View from top floor room at La Concha Hotel in Key West

Monday, June 1, 2015

Hemingway Days Festival in Key West

Ernest Hemingway’s larger-than-life legacy is woven into the historic fabric of Key West. The Pulitzer Prize winning author made the island his home and playground throughout the 1930s--the most productive decade of his life. Pull back the curtain of time, and you’ll find his “St. Tropez of the poor” during July’s Hemingway Days Festival when the Southernmost City is flooded with hundreds of doppelgangers all vying to win the look-alike contest at Sloppy Joe’s Bar. ...Read more.

Monday, May 18, 2015

Specialty Boutiques and Tasty Treats Top Best Shopping List in Key West

Bypass the requisite tourist-town souvenir stands and $5 t-shirt vendors to discover a trove of small mom-and-pop boutiques filled with distinctive goods in Key West. Many shops like Green Pineapple and Besame Mucho are devoted to the owner’s passions. These entrepreneurs scour the world for items that speak to them. Their shelves are lined with precious finds like Fair Trade linen tunics or leather babouches (slippers) from Marrakech. ...Read more.

Friday, May 8, 2015

It's Always "5 o'clock Somewhere" at These Top 10 Key West Bars

Sunset Pier at Ocean Key Resort in Key West
With more bars per capita than anywhere else in the United States, Key West has a smorgasbord of watering holes. The island’s “It’s 5 o'clock somewhere mantra” means daytime drinking is perfectly acceptable, and finding the best happy hour is a sport. Key West’s rich rum-soaked history is filled with pirates, rum runners and famous writers. Old Town is pedestrian friendly, and these top ten bars were made for hopping. ...Read More.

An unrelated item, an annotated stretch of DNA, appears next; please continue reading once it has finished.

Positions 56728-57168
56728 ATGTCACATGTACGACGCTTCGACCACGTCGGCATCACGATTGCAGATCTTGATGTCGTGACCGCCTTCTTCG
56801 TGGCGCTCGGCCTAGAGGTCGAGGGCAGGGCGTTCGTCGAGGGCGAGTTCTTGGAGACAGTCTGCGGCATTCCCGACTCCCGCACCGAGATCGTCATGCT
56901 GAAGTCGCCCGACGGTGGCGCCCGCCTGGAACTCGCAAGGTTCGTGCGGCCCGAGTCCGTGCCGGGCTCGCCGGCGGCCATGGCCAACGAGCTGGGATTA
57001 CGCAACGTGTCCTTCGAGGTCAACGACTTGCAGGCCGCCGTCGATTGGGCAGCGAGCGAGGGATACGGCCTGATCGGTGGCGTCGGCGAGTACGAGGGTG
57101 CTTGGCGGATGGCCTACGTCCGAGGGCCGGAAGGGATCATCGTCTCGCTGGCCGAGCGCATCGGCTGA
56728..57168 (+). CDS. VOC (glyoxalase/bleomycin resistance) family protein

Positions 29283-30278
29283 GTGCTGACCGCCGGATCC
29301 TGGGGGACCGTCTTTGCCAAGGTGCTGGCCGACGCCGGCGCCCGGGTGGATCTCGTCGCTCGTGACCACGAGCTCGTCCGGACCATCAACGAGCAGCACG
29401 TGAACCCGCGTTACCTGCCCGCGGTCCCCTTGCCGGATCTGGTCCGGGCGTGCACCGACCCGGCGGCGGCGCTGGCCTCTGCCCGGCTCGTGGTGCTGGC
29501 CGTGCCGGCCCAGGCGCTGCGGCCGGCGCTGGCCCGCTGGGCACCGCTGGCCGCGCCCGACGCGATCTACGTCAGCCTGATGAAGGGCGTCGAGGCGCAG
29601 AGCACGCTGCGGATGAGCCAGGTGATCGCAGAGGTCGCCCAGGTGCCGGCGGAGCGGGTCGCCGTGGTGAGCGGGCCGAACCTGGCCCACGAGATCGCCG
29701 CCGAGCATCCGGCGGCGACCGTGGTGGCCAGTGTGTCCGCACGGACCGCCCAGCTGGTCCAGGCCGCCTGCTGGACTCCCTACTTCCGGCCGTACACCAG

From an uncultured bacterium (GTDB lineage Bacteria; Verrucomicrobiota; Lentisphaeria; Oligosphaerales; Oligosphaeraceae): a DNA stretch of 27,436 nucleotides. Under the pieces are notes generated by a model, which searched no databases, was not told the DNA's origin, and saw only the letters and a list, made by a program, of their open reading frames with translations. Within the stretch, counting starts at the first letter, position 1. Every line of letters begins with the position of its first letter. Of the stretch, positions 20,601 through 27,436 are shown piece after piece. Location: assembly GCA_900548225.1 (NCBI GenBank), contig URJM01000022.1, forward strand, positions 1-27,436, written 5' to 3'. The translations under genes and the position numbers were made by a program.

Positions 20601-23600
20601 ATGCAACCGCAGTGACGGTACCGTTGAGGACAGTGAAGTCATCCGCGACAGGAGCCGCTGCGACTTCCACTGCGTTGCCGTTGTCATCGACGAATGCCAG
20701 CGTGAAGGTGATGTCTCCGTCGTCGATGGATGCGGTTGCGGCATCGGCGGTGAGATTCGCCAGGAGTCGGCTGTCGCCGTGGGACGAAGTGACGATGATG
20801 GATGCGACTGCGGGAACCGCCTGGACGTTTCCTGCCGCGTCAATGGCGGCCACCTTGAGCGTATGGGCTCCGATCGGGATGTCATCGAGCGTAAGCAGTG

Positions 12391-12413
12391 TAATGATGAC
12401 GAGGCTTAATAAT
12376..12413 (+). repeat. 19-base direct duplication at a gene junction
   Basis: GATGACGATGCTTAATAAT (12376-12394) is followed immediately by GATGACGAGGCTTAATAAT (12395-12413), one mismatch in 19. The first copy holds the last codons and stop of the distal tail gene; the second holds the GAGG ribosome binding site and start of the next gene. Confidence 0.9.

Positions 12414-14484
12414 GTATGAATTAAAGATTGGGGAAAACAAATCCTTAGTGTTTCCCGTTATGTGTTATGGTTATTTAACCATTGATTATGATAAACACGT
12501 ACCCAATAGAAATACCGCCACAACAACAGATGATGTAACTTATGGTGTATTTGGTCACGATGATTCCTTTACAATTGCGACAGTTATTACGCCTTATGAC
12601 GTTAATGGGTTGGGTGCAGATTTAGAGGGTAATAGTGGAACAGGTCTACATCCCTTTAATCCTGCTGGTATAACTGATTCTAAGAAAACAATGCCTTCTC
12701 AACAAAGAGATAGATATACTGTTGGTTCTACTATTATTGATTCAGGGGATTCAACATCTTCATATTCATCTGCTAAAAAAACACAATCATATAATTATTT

Monday, April 27, 2015

360 View of Fort Jefferson at Dry Tortugas National Park

On my last visit to Dry Tortugas National Park, the water was a too choppy for a snorkel--although a few hardy souls did give it a shot. I was content to wander along the moat walls and marvel at the sheer audacity of those who decided to build America’s largest 19th-century coastal fort on a remote a collection of islands 70 miles from Key West. As the waves crashed onto the bright-white sand below the towering 45-foot red-brick walls, I relished the serenity of being away from the rest of civilization... and especially no cell phone service.

Related blogs: Seaplane to the Dry Tortugas

Tuesday, March 31, 2015

LIQUID Pool Bar Makes a Splash at Ocean Key Resort

The name, LIQUID, says it all. Ocean Key Resort’s newly revitalized pool, bar and lounge in Key West flows with tropical cocktails, fruit-infused waters, shimmering pools and stunning views of the azure sea. The fresh look mixes vibrant blue fabrics throughout the lounges, pillows and draperies. Understated details like driftwood votives, sand-filled candles and distressed planking at the bar add a nautical feel. The overall effect? The pool seems to melt into the Atlantic at its feet. ...Read More.

Monday, March 9, 2015

Traditional to Tropical: 10 Best Key West Breakfast Spots

Photo credit: Glazed Donuts
Breakfast is the most important meal of the day, so schedule time on your Key West itinerary for a leisurely start each morning. Whether you’re headed out on the water or on a bike tour, you’ll need some hearty grub to keep you going. It's easy to linger on the shaded patios at cafes like Croissants de France, and waterfront views at Southernmost Cafe make that second Old Bay Bacon Bloody Mary a must. At Banana Cafe, people-watching on Duval Street will entertain, as you inhale homemade crepes and quiche. Most menus feature the fresh local seafood with entrees like the Key West shrimp omelet at Sarabeth’s and the Lobster Benedict at Blue Heaven. ...Read More.

Wednesday, February 25, 2015

Road Trip: Explore the Florida Keys

Traveling “the stretch,” those 18 miles that tie the Keys to the mainland, my shoulders relax gradually, in increments of mile markers, as civilization drops away into plains of seagrass and open swaths of turquoise water. Today, my boyfriend and I have turned the car south on U.S. Route 1 for a romantic adventure.